The next week flew by so fast I didn’t have time to notice the odd way Scott Monroe was acting. It started to dawn on me about midweek I hadn’t seen Scott since the day he drove me home in his car and asked me to the prom. The guy hadn’t shown up at my locker once or sat at the nerd table.
Every time we passed in the hallway, he wouldn’t look me in the eye or stop and say hello. I would have called him to ask about what was wrong, but I didn’t have his phone number. It was obvious he was avoiding me. If we were going to the prom, it would be nice if he’d at least talk to me. I was starting to think I’d imagined his invitation. Scott Monroe was about to become the biggest disappointment in my life.
I saw Scott in the hallway on Wednesday two days before the prom. From the shadows, I watched him loaded his books into his locker, not sure of what I was going to say to him. I knew I had to move fast before he had a chance to make his getaway. I walked up behind him and waited until he finished with his books.
“Scott, we need to talk. I want to know if you’re still planning to take me to the prom,” I said. The sound of his locker slamming ricocheted through the hallway like a gunshot.
“I’ve meant to talk to you about that. My dad told me I couldn’t go to the prom this year. We got into an argument about the war. He claims I’m too much of a coward to take a girl to any stupid dance.” There was a false tone to Scott’s voice when he made his phony excuse.
“But my Mama made a dress, and I have an appointment to get my hair done I can’t cancel. What am I supposed to do now?” I said.
“I don’t know. You could always find another date.” Scott walked away without giving me time to respond.
The old saying good riddance to bad garbage ran through my mind. Scott Monroe wasn’t the clean-cut all-around good guy he pretended to be. I was more upset about disappointing Mama than I was about him telling me we weren’t going to the dance anymore. Mama would never find out Scott had reneged on his invitation if I could figure out a plan.
I called the girl who headed up the refreshment committee. I needed a reason to be at the dance without paying the price of admission. The only thing I could think of was to do one of those stupid tasks nobody wanted.
I volunteered to cover one of the refreshment tables for the entire night. I could hear the relief in her voice when I made the offer. Nobody wanted to serve orange foamy punch and stale cookies for the entire evening. Two days later, I kept my hair appointment at the beauty salon.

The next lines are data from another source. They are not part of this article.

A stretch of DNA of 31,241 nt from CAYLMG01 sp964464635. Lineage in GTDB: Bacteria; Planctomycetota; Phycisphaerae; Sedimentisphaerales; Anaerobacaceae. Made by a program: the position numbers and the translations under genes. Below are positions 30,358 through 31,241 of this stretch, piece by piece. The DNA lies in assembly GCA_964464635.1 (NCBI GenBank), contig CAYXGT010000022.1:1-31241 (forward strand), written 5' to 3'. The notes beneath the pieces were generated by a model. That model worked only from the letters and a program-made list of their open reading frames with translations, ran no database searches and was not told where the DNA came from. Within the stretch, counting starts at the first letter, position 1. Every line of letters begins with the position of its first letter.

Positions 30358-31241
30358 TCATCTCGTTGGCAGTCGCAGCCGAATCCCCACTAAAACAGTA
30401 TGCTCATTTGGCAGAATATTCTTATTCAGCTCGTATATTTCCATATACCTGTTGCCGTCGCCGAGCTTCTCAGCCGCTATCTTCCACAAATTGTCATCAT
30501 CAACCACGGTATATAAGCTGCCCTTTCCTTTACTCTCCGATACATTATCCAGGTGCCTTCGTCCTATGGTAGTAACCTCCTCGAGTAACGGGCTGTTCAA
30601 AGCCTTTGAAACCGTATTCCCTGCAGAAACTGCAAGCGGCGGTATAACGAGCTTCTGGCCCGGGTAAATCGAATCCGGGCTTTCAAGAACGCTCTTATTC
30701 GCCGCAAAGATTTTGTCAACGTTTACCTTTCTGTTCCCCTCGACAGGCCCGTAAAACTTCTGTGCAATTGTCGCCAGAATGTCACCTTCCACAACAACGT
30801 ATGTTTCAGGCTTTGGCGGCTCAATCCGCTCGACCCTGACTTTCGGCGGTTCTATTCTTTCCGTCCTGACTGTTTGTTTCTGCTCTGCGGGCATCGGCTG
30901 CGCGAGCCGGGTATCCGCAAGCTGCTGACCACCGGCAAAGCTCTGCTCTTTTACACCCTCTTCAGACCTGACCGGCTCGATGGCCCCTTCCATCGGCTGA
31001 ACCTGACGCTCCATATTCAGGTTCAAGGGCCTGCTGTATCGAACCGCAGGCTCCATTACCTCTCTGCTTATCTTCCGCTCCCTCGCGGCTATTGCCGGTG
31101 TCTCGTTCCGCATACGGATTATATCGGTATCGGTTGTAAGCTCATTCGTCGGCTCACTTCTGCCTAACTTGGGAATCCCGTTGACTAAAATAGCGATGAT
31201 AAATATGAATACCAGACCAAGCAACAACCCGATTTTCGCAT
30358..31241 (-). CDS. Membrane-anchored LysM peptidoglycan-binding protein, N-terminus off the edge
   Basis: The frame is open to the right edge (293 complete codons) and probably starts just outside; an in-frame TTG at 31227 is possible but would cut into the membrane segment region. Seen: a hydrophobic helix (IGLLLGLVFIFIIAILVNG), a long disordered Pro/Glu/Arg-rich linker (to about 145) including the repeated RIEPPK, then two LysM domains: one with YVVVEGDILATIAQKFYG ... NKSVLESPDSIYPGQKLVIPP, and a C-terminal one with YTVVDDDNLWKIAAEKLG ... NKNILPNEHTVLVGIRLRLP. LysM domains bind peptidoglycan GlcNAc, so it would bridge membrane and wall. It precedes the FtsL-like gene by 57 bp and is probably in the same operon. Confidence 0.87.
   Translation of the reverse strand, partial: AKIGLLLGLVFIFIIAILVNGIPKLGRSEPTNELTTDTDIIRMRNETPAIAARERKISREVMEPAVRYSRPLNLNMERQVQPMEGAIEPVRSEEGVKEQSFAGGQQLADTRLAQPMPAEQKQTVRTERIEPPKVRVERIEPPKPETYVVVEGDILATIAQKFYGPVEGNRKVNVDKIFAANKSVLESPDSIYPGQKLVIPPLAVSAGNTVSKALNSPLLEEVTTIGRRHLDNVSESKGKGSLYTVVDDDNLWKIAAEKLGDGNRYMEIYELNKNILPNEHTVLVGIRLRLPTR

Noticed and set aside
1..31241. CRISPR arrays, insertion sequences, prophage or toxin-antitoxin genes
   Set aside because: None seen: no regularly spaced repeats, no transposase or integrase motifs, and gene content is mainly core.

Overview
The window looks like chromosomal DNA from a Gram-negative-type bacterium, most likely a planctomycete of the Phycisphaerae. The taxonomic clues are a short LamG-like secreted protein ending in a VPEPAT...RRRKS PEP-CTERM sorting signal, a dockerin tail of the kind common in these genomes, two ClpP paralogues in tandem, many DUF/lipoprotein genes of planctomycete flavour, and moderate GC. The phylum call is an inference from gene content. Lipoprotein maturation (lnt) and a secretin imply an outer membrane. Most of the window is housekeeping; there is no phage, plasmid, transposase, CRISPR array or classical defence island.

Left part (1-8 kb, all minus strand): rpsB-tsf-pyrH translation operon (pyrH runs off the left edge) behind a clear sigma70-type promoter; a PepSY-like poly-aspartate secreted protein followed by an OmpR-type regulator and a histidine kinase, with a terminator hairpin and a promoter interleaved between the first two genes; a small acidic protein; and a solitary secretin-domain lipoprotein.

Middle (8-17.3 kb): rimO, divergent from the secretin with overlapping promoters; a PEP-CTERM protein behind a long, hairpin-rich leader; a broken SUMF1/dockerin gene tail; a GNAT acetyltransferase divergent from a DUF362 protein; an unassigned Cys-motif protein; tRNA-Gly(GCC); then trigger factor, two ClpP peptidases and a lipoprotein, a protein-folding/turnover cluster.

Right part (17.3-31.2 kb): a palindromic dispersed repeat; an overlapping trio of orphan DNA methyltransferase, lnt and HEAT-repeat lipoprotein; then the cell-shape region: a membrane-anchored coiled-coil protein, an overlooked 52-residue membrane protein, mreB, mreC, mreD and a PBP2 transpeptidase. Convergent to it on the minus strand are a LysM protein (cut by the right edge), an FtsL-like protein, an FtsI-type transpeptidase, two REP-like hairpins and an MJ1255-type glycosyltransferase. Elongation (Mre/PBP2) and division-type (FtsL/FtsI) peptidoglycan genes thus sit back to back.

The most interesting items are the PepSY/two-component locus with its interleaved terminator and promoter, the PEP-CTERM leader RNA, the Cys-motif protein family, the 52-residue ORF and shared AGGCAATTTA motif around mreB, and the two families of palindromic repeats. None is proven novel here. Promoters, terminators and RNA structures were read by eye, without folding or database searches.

The beautician curled, teased, and piled my hair on top of my head in a huge stack of dark waves. When I stood in front of the full-length mirror hanging on the back of the bathroom door dressed in the magical thrift store prom dress Mama made for me, I almost cried. The image staring back at me looked so confident. I knew the young woman gazing back at me would handle the calamity she was about to strut into with a smile on her face and courage in her heart.
At exactly seven-forty-five, a white car pulled up in front of the house and honked. I arranged to pay a lady I worked with ten dollars to pick me up and drive me around the block.
I gave the Janis Joplin poster hanging on my bedroom wall a wave goodbye. The thought crossed my mind I was doing what Janice would do if she were about to confront an egotistical creep and his prom date.
There was a question in Mama’s eyes when my date didn’t come into the house to pick me up. “Scott can’t come in. We’re running late,” I mouthed, rushing out of the house. There was no reason for me to give my lie sound when Mama couldn’t hear the words. I could feel her eyes gazing at me from behind the window curtains when I climbed into the car.
My plan worked flawlessly except for one thing. I still had to go to the stupid dance. I could have found a place to hang out for a couple of hours, but I had a deep suspicion Scott was taking Beth Harper to the prom instead of me. There was an evil need lurking in my breast to look him in those soft brown eyes across the punch bowl and catch a glimpse of discomfort on his face.
My feet hurt by the time I hike to the door of the high school gym in those stupid fancy high heel shoes I bought to go with the dress. Watching Scott Monroe squirm would be worth the pain.